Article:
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Public and private sectors target tourism

Tourism information centers are a new concept in Vietnam but both government departments and tourism businesses are eying the opportunities.

Itís 12 noon. Lee, a South Korean tourist, walks into the information center Chao Vietnam (Hello Vietnam) in front of the Reunification Palace in Ho Chi Minh City.

He is happy to see a shelf of city maps for tourists.

After taking one written in Korean, Lee leaves the center to join a group of friends waiting outside.

They are now ready to explore the city.

As well as tourist maps, the center also offers free information on flight schedules and upcoming events, all provided in five languages.

Vuong Quang Huynh, director of Chao Vietnam, said the center received 150 to 200 tourists every day, with almost 60 percent from Europe.

The center was in regular contact with more than 130 tourism businesses so it could provide a wide range of brochures and catalogues to tourists, Huynh said.

This service also helped those businesses advertise their products, he said.

Unlike Chao Vietnam, Vina Media and Dat Viet bring tourism information to foreigner travelers in HCMC via touch screen displays.

According to Vina Media Director Le Hoang Yen, the company will set up some 100 tourist information spots with touch screens at high ranking hotels, shopping centers and office buildings around the city by the end of this year.

At such spots, tourists will be able to easily access information, including photos and videos, about attractions, restaurants, hotels, shopping and entertainment centers, as well as tourist tips like ď10 things you shouldnít miss in HCMC.Ē

Yen said each of the operating systems for those spots cost more than US$5,000, adding that her company always offered tourists the most updated information.

Dat Viet Advertising Company said it had recently installed 13 information booths in HCMC worth $10,000 each.

The company also plans to build 50 more booths in the city and 40 in Hanoi by this year end.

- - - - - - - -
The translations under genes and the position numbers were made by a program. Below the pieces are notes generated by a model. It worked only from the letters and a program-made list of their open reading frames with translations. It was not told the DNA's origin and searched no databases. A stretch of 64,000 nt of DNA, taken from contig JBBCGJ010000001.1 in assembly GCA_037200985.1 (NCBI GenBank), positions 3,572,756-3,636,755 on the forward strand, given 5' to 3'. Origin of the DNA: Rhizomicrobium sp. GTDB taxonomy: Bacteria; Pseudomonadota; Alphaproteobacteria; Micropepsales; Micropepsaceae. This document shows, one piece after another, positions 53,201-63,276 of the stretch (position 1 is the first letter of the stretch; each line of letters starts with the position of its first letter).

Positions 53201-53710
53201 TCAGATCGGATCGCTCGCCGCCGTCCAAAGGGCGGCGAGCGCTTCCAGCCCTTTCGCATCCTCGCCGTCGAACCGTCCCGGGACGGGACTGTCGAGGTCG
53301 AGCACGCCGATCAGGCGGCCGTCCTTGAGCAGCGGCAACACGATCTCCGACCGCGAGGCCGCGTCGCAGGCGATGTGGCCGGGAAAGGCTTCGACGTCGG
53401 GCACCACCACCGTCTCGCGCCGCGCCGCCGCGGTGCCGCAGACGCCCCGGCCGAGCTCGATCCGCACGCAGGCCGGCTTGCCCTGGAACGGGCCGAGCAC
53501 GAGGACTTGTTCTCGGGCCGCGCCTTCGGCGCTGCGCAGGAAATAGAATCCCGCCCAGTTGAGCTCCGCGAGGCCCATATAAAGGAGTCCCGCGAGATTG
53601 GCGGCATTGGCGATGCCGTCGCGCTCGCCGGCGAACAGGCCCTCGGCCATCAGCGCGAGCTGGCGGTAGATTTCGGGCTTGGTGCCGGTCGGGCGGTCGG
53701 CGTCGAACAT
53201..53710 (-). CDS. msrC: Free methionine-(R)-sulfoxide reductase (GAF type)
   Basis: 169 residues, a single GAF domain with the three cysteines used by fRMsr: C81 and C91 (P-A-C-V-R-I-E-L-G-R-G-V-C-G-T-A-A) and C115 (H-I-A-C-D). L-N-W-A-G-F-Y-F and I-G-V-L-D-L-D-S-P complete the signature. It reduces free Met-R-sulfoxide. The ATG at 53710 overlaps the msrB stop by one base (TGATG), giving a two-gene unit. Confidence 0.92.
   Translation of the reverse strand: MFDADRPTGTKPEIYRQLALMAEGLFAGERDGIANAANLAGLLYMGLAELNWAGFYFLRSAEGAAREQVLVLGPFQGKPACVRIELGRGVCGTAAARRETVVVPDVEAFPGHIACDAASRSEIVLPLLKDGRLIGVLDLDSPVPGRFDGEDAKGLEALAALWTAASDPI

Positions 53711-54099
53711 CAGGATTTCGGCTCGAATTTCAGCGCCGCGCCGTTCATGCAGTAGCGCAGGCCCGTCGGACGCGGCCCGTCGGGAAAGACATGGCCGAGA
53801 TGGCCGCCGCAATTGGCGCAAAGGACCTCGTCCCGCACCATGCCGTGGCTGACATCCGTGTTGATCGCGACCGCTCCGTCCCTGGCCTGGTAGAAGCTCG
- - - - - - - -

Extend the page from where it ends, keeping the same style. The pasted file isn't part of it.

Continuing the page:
Deputy Director Duong Huy said the company would sell advertising space on the booths to businesses at the same rate as other kinds of outdoor advertisement.

La Quoc Khanh, deputy director of the HCMC Department of Culture, Sports and Tourism, said the cooperation of private companies with the department in providing information to foreigners was the best way to promote tourism.

Khanh said the department was conducting a survey of foreign tourists to assess their satisfaction with the way Vina Media presented tourism information.

If the survey returns favorable responses from tourists, the department will work with Vina Media to apply the same method to the departmentís seven information centers, which opened last year, he said.

The project to set up the seven centers was approved by the city administration in 2004 but the project made slow progress until November last year.

After the centers opened, an official from the then Department of Tourism said tourism businesses gave very little support because they didnít think the centers could publicize their services to tourists.

As a result, the information available at these low-budget centers was limited and so the centers didnít attract many foreigners, the official said.

Statistics from the HCMC Department of Culture, Sports and Tourism show that 1.2 million foreign tourists visited the city in the first six months of 2008, a 12 percent increase on the same period last year.

Tourists from the US, Japan, Taiwan, South Korea and Australia made up the bulk of the overseas visitors.

The department also said about 21,000 foreigners traveled to the city by sea, a 40 percent year-on-year rise.

Source: Tuoi Tre

source: thanhninennews

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